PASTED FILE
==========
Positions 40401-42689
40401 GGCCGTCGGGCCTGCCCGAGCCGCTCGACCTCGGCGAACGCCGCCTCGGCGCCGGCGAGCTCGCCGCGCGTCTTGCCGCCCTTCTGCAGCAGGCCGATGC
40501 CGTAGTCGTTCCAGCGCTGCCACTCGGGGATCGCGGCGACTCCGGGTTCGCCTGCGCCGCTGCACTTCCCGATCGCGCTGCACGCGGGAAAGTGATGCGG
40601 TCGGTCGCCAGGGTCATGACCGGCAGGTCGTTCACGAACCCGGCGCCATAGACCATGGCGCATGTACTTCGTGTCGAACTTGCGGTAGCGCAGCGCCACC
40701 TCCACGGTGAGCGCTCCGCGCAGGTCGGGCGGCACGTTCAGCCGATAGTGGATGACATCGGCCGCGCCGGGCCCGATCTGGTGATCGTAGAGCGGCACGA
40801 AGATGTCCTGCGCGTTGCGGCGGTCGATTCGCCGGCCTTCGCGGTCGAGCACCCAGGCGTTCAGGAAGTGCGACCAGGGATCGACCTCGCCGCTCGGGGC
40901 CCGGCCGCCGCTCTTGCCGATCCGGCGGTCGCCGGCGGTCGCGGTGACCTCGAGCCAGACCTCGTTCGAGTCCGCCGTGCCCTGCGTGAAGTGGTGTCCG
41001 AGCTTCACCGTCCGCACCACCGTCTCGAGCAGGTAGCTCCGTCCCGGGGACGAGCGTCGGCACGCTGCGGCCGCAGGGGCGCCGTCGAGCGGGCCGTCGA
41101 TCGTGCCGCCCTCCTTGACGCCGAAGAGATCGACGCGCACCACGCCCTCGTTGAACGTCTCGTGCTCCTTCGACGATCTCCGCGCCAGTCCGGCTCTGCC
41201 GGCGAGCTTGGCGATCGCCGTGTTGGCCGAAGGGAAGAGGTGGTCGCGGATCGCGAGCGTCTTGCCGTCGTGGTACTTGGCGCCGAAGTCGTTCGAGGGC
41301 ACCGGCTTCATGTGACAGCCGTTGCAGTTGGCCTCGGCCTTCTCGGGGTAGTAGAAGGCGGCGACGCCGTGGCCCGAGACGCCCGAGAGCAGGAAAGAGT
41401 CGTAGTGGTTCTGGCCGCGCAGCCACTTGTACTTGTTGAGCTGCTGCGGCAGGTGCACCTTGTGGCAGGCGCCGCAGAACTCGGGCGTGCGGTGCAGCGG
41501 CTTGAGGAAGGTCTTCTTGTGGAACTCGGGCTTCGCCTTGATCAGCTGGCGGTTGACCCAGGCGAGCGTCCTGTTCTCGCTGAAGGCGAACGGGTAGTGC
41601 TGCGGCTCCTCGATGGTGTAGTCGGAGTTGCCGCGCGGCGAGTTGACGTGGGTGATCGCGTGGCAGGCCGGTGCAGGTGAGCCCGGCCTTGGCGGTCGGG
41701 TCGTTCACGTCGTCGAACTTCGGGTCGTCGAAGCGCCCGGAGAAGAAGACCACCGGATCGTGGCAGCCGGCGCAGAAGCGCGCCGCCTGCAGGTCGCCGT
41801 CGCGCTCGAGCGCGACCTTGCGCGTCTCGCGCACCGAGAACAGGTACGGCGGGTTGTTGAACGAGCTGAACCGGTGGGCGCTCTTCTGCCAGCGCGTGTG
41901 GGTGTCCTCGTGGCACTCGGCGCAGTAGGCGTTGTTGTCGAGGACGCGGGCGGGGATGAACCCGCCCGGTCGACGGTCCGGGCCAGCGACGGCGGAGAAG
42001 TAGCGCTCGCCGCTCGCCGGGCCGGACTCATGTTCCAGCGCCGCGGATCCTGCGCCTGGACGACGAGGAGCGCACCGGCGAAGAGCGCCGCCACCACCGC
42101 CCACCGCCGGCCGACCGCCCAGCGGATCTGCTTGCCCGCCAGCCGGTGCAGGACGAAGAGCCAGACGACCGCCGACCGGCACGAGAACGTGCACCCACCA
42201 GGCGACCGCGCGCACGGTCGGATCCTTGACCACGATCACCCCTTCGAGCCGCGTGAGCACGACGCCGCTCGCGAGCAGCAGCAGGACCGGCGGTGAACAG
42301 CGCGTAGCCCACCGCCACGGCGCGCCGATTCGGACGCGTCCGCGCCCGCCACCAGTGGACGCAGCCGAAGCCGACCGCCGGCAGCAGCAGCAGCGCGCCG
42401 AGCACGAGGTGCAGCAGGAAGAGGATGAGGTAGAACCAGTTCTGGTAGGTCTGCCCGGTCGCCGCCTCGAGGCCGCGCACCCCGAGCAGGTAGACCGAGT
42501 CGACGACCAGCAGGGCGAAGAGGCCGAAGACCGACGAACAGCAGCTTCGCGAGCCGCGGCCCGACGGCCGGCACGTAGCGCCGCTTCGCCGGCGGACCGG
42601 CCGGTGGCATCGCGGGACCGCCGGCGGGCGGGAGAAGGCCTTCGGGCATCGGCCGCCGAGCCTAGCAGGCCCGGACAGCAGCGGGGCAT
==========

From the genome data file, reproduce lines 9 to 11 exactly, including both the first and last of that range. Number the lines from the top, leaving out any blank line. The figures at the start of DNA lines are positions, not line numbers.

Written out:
41101 TCGTGCCGCCCTCCTTGACGCCGAAGAGATCGACGCGCACCACGCCCTCGTTGAACGTCTCGTGCTCCTTCGACGATCTCCGCGCCAGTCCGGCTCTGCC
41201 GGCGAGCTTGGCGATCGCCGTGTTGGCCGAAGGGAAGAGGTGGTCGCGGATCGCGAGCGTCTTGCCGTCGTGGTACTTGGCGCCGAAGTCGTTCGAGGGC
41301 ACCGGCTTCATGTGACAGCCGTTGCAGTTGGCCTCGGCCTTCTCGGGGTAGTAGAAGGCGGCGACGCCGTGGCCCGAGACGCCCGAGAGCAGGAAAGAGT